Transfer fair pairs students and universities

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Pre-nursing freshman, Chyna Lewis speaks to Patricia Hill, director of transfer at Texas A&M University-Corpus Christi, about transfer opportunities Feb. 8 in the Fiesta Room of Loftin. Hill said many students at her university come from Northwest Vista and this college. The student transfer fair featured a variety of university representatives who offered information about their transfer steps, tuition rates and degree plans. Photo by Michelle Delgado

Students won prizes for sharing feedback.

By Jakoby West

More than 200 students met with representatives of 20 universities at the spring transfer fair sponsored by the transfer and career center, known as TRAC, Feb. 8 in Loftin Student Center.

Students met with university representatives to discuss their educational futures and inquired about scholarship and admission deadlines.

After checking in, students were provided questions to ask the representatives to help them get started.

The fair also allowed students to get information about the general transfer process, especially students new to higher education.

The fair also was important for students to make connections and learn about courses and degree plans offered by their chosen universities.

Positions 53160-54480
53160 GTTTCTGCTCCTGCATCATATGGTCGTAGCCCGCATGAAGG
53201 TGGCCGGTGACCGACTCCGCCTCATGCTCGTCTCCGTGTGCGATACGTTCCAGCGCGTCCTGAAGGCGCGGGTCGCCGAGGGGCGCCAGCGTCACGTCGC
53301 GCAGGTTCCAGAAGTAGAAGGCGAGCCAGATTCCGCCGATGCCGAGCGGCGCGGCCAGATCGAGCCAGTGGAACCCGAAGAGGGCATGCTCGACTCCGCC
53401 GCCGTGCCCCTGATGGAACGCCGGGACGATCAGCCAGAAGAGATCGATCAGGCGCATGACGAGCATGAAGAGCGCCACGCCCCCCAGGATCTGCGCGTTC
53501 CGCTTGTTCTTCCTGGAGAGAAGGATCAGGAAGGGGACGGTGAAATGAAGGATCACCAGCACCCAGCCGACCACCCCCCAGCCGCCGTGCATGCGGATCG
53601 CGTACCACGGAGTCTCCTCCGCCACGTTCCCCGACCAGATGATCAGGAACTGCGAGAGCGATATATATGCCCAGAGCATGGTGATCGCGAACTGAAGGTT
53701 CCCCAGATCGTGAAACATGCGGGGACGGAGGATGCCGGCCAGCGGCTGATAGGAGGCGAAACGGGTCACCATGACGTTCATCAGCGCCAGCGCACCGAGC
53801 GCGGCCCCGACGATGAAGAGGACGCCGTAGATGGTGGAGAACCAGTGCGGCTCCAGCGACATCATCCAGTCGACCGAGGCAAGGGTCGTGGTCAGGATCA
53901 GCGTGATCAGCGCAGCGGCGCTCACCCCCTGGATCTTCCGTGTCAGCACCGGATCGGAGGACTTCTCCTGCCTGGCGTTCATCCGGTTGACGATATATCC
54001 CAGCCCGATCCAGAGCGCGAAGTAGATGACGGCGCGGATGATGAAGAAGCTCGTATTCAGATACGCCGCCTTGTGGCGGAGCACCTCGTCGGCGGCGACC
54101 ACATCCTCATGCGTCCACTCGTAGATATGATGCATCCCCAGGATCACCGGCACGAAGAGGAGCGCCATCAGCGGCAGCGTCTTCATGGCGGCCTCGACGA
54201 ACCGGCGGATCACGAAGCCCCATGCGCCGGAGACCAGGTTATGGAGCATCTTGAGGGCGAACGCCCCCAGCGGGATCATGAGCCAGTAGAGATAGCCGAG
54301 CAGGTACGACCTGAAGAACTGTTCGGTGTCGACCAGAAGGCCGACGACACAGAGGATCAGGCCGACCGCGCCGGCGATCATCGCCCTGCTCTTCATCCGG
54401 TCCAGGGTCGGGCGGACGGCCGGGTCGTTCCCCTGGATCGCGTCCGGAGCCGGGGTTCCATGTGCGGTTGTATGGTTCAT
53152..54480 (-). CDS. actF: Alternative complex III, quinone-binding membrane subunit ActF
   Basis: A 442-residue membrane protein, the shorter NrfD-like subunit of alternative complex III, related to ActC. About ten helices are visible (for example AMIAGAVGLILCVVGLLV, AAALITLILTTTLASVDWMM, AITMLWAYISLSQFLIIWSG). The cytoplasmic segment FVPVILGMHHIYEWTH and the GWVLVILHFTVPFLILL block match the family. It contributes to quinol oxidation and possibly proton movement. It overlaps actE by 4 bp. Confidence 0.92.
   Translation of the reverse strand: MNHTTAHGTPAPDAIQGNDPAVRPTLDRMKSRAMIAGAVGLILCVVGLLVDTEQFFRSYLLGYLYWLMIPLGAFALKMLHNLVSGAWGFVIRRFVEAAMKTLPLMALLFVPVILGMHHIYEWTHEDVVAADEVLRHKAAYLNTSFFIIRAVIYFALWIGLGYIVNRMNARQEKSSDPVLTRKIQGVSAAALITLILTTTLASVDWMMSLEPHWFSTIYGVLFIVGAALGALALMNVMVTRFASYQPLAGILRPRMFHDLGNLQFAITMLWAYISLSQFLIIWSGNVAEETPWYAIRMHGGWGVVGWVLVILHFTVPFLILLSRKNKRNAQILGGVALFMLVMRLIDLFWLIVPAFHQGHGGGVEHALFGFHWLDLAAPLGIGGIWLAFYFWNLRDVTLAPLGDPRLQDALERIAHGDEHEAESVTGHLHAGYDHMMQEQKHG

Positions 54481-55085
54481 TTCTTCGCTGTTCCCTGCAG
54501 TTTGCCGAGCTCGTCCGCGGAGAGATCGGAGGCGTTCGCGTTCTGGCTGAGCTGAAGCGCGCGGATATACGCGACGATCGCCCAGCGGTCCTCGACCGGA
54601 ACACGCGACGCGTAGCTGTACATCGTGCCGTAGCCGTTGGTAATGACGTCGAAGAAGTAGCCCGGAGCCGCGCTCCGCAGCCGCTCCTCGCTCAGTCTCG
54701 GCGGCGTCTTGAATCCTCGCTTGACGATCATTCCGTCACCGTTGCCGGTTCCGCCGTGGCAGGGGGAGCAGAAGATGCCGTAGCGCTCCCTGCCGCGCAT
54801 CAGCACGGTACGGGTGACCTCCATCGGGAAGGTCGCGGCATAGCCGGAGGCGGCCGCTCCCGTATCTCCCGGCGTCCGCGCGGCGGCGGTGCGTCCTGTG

“I was inquiring with (Texas) A&M-San Antonio about a program that I have heard they had and was setting up a tour of the campus and exploring my options,” Ben Page, chemical dependency counseling sophomore, said.

Students were eligible to win prizes by completing a survey on how to improve future transfer fairs and win prizes.

“We engaged students by playing something fun, like the Plinko game, and they could win an instant prize,” transfer adviser Yesenia Caloca said.

The fair was not only a success for students, but also for the university representatives, Caloca said.

“I’ve been working for A&M-College Station for three years, and I’ve been to the fair all three years. A lot of students want to go into our engineering program. Our visits are always very successful, and I always like coming over here to SAC,” regional adviser Michael Garza said.

He was among several university representatives who said students from the Alamo Colleges, especially this college, make up a large percentage of their transfer students.

“San Antonio College sends us the most students in the community,” Garza said. He did not have an exact number.

Amy Yanaway, admissions counselor for the University of the Incarnate Word, agreed

“SAC is our biggest feeder school into UIW because of its location,” she said.

At least one university representative praised the preparedness of students from this college.

“The majority of our transfer students come from the Alamo Colleges. We have an 89 percent pass rate on the NCLEX, the test students need to take to get their RN license,” Joshua Anzaldua, admissions officer at UT Health San Antonio–School of Nursing, said.

The fair also had a graduation table that encouraged students to meet with their assigned adviser and receive information about the graduation steps at this college.

The transfer and career center is planning another transfer fair in the fall, although a date is not decided yet.

For more information about upcoming events and services offered by the transfer and career center, visit the first floor of Moody Learning Center or the website:


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